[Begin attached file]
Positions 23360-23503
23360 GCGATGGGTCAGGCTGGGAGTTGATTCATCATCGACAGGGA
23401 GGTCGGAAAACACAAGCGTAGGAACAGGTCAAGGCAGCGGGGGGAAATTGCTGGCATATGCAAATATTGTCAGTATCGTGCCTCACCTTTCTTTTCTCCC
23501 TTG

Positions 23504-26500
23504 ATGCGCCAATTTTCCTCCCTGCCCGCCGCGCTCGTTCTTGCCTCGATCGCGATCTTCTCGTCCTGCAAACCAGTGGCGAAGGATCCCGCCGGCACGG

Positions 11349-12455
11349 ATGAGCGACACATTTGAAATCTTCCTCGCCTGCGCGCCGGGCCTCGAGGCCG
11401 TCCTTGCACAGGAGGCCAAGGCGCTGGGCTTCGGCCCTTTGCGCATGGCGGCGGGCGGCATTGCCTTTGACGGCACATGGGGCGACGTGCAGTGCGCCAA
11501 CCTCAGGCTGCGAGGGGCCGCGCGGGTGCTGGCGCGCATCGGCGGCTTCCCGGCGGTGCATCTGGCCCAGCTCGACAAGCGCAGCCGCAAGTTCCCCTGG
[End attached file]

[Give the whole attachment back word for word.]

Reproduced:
Positions 23360-23503
23360 GCGATGGGTCAGGCTGGGAGTTGATTCATCATCGACAGGGA
23401 GGTCGGAAAACACAAGCGTAGGAACAGGTCAAGGCAGCGGGGGGAAATTGCTGGCATATGCAAATATTGTCAGTATCGTGCCTCACCTTTCTTTTCTCCC
23501 TTG

Positions 23504-26500
23504 ATGCGCCAATTTTCCTCCCTGCCCGCCGCGCTCGTTCTTGCCTCGATCGCGATCTTCTCGTCCTGCAAACCAGTGGCGAAGGATCCCGCCGGCACGG

Positions 11349-12455
11349 ATGAGCGACACATTTGAAATCTTCCTCGCCTGCGCGCCGGGCCTCGAGGCCG
11401 TCCTTGCACAGGAGGCCAAGGCGCTGGGCTTCGGCCCTTTGCGCATGGCGGCGGGCGGCATTGCCTTTGACGGCACATGGGGCGACGTGCAGTGCGCCAA
11501 CCTCAGGCTGCGAGGGGCCGCGCGGGTGCTGGCGCGCATCGGCGGCTTCCCGGCGGTGCATCTGGCCCAGCTCGACAAGCGCAGCCGCAAGTTCCCCTGG